Raised in a small Austrian town near Vienna, Paul studied his bachelor’s degree in international business administration. Alongside his studies, he also undertook part-time internships with the likes of Raiffeisen—Austria’s largest bank.
The experience provided the foundation for a career in finance, but Paul later decided a graduate business degree would strengthen his profile and open opportunities in the financial markets.
In 2019, he enrolled in a dual degree in management and financial engineering at EDHEC Business School. Now, two years since graduating, he is a portfolio manager with a highly quantitative asset management fund.
Why EDHEC Business School?
When searching for a business school, Paul was keen to choose one that offered a highly technical, finance Master’s degree.
He was aware of EDHEC’s strong reputation in the financial industry. The school also ranks highly in business school rankings—the MSc in Financial Engineering (formerly MSc in Financial Markets) is ranked fifth worldwide by the Financial Times.
The Master in Financial Engineering offers a highly technical curriculum including modules covering subjects such as advanced fixed income, machine learning, and advanced derivatives.
“It was the only program that I found that was really tailored towards the quantitative side,” Paul explains.
He was also impressed by the quality of the professors who taught on the program.
“EDHEC had a lot of professors who were formerly doing PhDs in Ivy League universities,” he says. “You had a lot of experts doing research in quantitative finance there, and these experts were also teaching classes.”
What’s it like to study a highly quantitative finance MSc?
The EDHEC MSc in Financial Engineering is aimed at students with quant-heavy backgrounds. More than 85% of students studied their previous degrees in finance or economics.
The MSc curriculum focuses on in-depth financial skills. Modules include subjects like asset pricing and financial modelling, while you also learn coding and machine learning skills. Concentration periods allow you to delve deeper into these subjects.
As one of the world’s top-ranked finance degrees, the MSc in Financial Engineering is highly competitive, however Paul was struck by an immediate sense of community among his cohort.
The curriculum involves a variety of group projects and games designed to promote teamwork. This helped students build connections within the cohort, he says. “We were graded relatively to each other, but people were still very collaborative and friendly.”
Beyond the core knowledge and skills he gained, studying the MSc also gave Paul exposure to leading figures in the financial industry during guest lectures and modules delivered by external speakers.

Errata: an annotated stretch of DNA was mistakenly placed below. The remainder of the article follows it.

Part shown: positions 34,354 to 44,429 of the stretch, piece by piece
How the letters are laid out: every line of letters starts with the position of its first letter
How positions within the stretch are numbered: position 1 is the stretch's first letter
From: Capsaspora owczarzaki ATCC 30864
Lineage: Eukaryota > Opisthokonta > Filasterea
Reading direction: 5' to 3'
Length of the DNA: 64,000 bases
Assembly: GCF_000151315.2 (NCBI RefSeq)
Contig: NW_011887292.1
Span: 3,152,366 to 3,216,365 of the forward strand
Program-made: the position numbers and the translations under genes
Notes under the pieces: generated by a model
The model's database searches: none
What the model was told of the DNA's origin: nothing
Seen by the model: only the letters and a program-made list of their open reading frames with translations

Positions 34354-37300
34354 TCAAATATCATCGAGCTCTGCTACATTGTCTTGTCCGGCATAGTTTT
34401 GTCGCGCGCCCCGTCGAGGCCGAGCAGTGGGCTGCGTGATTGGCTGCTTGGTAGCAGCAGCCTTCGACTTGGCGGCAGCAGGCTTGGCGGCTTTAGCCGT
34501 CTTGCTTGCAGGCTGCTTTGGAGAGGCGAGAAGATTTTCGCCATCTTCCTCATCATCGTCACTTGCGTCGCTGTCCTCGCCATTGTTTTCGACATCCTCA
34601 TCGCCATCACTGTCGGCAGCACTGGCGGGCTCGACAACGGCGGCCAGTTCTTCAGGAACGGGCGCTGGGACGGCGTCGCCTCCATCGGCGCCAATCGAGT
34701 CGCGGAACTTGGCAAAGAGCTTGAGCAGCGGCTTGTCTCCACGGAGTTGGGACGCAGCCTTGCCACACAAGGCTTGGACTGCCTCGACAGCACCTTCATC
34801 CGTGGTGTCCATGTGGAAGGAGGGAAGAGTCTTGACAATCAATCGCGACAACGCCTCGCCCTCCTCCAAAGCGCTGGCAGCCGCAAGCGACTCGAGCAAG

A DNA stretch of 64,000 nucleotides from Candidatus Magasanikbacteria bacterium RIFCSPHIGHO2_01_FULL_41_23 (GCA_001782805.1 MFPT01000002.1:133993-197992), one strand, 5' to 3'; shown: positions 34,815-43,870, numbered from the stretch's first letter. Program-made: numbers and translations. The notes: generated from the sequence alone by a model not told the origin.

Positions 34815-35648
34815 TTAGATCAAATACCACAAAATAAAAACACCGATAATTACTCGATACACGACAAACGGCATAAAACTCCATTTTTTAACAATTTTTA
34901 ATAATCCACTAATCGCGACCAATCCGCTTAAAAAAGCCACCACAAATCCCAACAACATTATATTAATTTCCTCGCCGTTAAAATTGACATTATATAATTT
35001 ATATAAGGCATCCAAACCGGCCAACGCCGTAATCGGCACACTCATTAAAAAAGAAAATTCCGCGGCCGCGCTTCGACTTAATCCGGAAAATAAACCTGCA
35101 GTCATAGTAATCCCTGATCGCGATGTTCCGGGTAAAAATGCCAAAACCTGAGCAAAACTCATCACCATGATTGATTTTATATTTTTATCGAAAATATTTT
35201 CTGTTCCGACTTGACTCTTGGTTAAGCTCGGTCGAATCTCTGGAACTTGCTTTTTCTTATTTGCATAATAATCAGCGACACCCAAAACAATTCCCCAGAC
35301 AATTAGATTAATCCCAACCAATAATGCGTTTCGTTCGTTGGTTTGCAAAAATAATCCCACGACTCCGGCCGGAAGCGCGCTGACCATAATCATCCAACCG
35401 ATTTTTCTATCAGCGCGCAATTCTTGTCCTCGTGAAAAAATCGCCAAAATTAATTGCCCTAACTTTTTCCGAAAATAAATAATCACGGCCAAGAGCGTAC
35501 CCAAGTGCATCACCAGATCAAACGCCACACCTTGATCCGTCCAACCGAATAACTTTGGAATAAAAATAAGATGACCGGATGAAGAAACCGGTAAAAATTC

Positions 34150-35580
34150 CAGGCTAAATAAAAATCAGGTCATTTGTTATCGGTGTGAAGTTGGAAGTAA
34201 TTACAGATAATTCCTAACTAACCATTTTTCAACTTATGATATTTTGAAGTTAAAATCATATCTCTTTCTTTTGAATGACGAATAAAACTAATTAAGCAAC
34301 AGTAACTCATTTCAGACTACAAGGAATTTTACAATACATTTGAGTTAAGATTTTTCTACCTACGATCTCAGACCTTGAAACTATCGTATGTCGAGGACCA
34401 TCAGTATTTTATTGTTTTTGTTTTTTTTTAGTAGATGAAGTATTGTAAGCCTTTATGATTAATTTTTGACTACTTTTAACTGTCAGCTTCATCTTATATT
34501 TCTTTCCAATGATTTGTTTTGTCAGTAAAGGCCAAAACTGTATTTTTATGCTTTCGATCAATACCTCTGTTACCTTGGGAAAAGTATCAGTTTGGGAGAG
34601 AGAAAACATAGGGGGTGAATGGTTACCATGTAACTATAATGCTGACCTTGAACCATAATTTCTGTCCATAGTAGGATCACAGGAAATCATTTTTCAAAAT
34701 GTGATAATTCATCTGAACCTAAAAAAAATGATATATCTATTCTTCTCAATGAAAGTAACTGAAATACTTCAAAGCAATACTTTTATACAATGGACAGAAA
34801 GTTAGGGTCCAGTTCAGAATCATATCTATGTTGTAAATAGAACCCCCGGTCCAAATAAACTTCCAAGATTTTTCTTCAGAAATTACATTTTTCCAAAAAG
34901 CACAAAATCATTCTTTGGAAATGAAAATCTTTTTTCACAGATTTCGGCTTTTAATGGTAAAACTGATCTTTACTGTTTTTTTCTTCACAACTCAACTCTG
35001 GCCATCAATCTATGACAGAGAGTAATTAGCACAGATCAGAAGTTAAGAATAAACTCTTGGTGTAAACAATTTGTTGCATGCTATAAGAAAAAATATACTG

He was taught by a former board member from the US investment management firm PIMCO. He also had sessions with the director of the EDHEC risk institute, an investment center providing practicable research for investors.
This broad range of experiences gave him the skills, connections, and confidence to launch his career after graduation.
Launching a career in portfolio management
Paul’s career in portfolio management began midway through his Master’s degree, when he landed an interview for a summer internship with ConvertInvest through an EDHEC classmate.
He was able to secure the role after impressing recruiters: “I already knew the answers to all the technical questions they were asking me because I had the knowledge,” he explains.
“I [also] had the confidence to talk about these topics, I think that was important.”
Paul spent six months at ConvertInvest as an intern before leaving to undertake an internship within Scientific Beta, the financial index platform launched by EDHEC’s risk institute in 2001. He returned to ConvertInvest in early 2022 in a full-time position.
Today, Paul’s role requires him to use complex financial theories to make practical investment decisions for ConvertInvest clients. This means he regularly implements quantitative programming strategies, while also developing financial tools.
The intense environment requires him to quickly react to changes in the market. “Every day there’s a flood of information and you need to process it efficiently,” he says.
The role makes use of his in-depth knowledge of financial theories, however Paul maintains that the ability to think critically when taking decisions is his most crucial skill.
“One very important thing that EDHEC teaches is to think critically about data analysis, you need to separate the real information from the noise,” he explains.
“If I find out something, I can make my own mind up about it and think critically. I think for myself, and that’s what the Master’s at EDHEC promotes.”